“By Association” details one of the many forms of departure that tempted Baudelaire throughout Flowers of Evil prior to his ultimate departure in “The Trip.” The poem was published in the 1857 edition of Flowers of Evil, as well as in the 1861 edition, where it was situated between two other poems, “Hymne à la Beauté” (“Hymn to Beauty”) and “La Chevelure” (“The Head of Hair”), on the general subject of the beauty of women. “By Association” also exemplifies Baudelaire’s technique of developing both ideas and imagery through a sequence of related poems.
“Hymn to Beauty” addresses beauty in general, though clearly in female form, and reflects the dualism that Baudelaire recognized in this subject. The opening lines, “Do you come from deep heaven or from the abyss/ Oh Beauty?” recognize the danger of woman. Yet by the end of the poem, the poet willingly takes whatever risk that he must: What does it matter, if you—velvet-eyed fairy/ Rhythm, perfume, light, my only queen—you make the universe less ugly and time less heavy?” The attributes that Baudelaire ascribes to the woman reflect her duality. The allusions to “rhythm, perfume, light” recall the multiple sensory stimuli that contributed to the poet’s vision in “Correspondences.” Yet the reference to her eyes, the instruments by which women often overpower the poet elsewhere in Flowers of Evil, alludes to her potential dominance and links this poem to the...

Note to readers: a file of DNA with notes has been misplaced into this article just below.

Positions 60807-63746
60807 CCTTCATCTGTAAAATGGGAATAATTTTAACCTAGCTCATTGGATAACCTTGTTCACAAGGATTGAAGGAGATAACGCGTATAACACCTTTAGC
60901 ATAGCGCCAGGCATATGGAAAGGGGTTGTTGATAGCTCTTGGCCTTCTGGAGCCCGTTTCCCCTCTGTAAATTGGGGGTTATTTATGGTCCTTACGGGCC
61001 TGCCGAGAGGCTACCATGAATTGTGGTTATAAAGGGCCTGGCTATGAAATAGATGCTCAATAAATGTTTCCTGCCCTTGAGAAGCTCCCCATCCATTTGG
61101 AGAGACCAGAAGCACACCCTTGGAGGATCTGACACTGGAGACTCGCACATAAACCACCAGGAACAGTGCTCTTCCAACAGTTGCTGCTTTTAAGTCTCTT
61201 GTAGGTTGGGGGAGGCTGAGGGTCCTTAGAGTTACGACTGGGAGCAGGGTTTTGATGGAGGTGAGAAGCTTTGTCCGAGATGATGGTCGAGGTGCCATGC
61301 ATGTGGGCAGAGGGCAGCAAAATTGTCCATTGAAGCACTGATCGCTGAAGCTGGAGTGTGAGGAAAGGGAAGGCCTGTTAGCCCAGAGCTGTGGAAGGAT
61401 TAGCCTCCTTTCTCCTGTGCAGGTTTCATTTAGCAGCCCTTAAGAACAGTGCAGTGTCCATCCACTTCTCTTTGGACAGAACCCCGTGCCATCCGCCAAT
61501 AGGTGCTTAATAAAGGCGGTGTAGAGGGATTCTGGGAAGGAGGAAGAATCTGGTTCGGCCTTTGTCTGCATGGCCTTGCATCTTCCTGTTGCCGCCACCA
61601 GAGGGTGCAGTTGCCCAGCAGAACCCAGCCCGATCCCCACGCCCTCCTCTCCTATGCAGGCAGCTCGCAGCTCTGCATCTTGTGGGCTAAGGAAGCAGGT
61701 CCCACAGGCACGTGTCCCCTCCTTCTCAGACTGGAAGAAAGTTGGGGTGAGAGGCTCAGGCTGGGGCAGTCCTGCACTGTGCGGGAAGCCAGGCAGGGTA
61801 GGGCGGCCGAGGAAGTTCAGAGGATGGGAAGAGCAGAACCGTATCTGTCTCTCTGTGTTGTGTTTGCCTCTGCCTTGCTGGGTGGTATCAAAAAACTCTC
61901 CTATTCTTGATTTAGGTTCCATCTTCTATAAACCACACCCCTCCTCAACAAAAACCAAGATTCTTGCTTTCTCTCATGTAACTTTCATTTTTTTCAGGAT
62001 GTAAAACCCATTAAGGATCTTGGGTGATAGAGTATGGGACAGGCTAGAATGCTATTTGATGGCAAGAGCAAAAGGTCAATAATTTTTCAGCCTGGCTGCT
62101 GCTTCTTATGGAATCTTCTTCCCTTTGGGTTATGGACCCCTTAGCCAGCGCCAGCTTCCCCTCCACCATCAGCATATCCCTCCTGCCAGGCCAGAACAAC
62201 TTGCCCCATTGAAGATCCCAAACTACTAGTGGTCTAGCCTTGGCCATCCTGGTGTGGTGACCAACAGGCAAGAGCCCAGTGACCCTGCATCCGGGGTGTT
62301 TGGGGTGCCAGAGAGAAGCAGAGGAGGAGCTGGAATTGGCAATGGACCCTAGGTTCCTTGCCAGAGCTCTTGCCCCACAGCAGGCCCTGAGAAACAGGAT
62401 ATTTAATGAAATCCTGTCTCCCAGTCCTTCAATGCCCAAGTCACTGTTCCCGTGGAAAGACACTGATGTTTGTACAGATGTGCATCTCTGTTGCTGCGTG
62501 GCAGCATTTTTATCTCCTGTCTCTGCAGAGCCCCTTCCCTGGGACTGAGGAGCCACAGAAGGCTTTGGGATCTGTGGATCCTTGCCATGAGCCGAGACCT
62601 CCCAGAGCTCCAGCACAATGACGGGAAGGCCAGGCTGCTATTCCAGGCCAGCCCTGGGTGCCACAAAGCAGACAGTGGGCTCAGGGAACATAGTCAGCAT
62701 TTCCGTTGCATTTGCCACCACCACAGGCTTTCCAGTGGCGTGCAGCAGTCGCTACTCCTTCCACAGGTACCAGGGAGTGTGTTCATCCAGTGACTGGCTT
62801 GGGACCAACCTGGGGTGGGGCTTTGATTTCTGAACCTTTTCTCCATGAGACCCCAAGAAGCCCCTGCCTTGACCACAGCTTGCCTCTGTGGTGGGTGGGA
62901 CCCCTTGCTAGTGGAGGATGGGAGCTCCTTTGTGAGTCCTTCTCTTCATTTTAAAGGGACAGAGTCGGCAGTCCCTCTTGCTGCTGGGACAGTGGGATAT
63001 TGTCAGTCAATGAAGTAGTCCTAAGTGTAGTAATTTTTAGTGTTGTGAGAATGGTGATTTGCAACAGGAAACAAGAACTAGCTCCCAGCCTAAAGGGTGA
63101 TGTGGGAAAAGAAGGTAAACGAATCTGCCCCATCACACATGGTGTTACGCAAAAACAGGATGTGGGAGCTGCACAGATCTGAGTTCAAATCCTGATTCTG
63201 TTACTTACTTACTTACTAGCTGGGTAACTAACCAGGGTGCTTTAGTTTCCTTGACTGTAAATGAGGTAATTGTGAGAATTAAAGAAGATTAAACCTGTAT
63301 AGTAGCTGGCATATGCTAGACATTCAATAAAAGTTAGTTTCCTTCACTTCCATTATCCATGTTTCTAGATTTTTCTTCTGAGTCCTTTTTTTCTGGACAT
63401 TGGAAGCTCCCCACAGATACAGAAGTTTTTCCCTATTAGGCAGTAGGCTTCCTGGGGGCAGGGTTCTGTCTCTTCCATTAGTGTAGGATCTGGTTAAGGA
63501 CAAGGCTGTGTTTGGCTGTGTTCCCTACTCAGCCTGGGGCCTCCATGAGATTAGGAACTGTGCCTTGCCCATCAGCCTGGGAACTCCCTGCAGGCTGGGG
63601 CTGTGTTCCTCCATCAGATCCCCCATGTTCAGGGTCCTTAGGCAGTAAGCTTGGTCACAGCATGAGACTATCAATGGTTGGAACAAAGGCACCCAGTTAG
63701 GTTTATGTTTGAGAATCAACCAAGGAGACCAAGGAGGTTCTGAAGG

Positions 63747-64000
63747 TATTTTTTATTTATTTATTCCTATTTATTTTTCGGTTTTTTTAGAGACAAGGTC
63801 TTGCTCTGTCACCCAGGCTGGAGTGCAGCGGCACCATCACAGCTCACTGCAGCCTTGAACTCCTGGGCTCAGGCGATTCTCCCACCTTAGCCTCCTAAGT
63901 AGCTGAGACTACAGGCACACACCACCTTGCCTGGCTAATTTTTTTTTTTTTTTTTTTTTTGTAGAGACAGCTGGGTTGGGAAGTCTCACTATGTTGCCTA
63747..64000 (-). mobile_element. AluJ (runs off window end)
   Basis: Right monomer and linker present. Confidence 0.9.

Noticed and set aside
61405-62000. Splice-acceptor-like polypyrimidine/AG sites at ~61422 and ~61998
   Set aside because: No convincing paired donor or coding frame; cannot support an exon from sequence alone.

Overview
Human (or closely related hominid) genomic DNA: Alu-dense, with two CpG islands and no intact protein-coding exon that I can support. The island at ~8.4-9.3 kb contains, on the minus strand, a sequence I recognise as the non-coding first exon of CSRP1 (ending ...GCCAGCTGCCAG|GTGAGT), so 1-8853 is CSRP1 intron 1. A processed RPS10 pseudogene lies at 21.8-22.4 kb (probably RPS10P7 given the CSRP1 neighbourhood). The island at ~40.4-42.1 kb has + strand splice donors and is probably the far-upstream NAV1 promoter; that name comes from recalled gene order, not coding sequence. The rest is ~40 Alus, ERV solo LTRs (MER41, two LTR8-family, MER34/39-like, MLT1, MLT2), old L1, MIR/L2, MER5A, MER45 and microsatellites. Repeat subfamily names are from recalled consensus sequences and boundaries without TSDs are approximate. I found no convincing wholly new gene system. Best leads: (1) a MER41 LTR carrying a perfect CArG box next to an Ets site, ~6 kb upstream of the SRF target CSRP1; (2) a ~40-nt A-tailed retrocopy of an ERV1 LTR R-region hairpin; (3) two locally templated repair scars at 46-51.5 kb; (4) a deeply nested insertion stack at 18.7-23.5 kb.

(The entire section is 612 words.)